What Does the Trinity Tell Us About God’s Love?

by | Faith and Reason | 0 comments

This video excerpt is from a live presentation delivered by Scott Stein.

What (or who) is the Trinity?

Before God is even Creator, our Saviour, or our Sustainer, he’s the triune God. The Trinity is the very essence of God’s identity that he’s revealed to us.

And that’s why the doctrine of the Trinity is central to our Christian faith. Especially when it comes to understanding God’s love.

God as Father

God is first and foremost, “Father”. His identity is Father. The image of God as father is not something that we humans plucked out of human experience in order to give meaning to who God is. It’s the other way around.

Sadly, “Father” isn’t always a positive image in people’s eyes, because of broken relationships and sin. Yet from God’s fatherliness, we derive the proper understanding of what a father ought to be. The Trinity rescues the notion of God as father from cultural baggage; it transcends culture. God is the eternal Father.

Since God is a father, by implication this means he has children – he begets. His child is the Son. And what does a father do? A good father loves his children: “The Father loves the Son and shows him all things that he is doing” (John 3:35). He has loved him from all eternity.

Who is the Son?

So, Who is the Son in the eternal existence of the triune God? The Son is Jesus Christ, the beloved of the Father.

In response to receiving the eternal love of the Father, the Son gladly does anything the Father desires. He completes it purely out of gratitude, because he’s loved by the Father. This includes going to the cross (John 14:31).

Who is the Holy Spirit?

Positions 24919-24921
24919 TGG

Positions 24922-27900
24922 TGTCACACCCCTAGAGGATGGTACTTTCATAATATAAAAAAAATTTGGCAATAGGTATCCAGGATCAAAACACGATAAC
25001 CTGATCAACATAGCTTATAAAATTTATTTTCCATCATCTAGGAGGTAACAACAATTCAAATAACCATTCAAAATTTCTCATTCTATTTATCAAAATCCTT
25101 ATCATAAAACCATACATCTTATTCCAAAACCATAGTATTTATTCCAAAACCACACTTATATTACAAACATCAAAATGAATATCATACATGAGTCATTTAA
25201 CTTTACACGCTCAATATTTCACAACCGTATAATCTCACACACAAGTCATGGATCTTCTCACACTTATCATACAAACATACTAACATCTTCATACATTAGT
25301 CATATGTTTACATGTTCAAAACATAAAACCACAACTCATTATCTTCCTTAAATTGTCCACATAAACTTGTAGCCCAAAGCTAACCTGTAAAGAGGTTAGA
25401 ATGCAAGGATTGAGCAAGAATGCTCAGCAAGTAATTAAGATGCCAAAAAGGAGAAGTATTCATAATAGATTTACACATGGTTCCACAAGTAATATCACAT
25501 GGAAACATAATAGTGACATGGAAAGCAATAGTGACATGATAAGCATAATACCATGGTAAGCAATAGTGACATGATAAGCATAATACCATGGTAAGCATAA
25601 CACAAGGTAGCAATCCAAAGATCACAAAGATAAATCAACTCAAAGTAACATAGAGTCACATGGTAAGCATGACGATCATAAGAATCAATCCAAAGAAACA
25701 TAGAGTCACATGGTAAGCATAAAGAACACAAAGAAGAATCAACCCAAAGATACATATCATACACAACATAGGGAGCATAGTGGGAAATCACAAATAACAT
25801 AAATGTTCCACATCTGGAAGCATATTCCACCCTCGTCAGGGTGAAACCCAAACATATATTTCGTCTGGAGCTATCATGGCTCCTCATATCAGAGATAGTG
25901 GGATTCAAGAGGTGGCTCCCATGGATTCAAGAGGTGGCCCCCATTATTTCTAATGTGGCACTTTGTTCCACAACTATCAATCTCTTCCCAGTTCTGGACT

The Holy Spirit is the communicator. He takes the love of the Father and communicates it to the Son. The Spirit takes the Father’s love and pours it out for the Son to receive.

He also pours out this love to God’s children (Romans 5:5).

So, how does the Trinity help us to make sense of God’s love?

If love is truly God’s nature, and not just a by-product, God can’t be just one person. Love couldn’t be part of his nature. Love would have to be a necessary result of creating: He would have had to create in order to become loving.

That’s the god of Islam, who’s a monad: a single individual. His individuality is the core of his essence (“Tawhid”), which makes him completely individual. And therefore also completely untouchable.

In contrast, the God of the Bible is the eternal God of love. The best snapshot of the eternal loving relationship of the Trinity is at Jesus’ baptism. As soon as Jesus was baptized, the Spirit of God descended, and from heaven the Father’s voice said, “This is my Son, whom I love; with him I am well pleased” (Matthew 3:16-17).

The bottom line: Jesus’ ultimate desire and reason for coming, was not for us to know doctrines or a formula for getting to heaven. It was that we would know the Father (John 17:24-26). He wants us to know his Father just as he knows his Father. “In order that the love you have for me may be in them, and that I myself may be in them” (John 17:26). He wants us to know him and thereby know his love.


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AUDIO

You can listen to the audio here or find it as an episode in the Prepared to Answer Podcast in your favourite podcast app.

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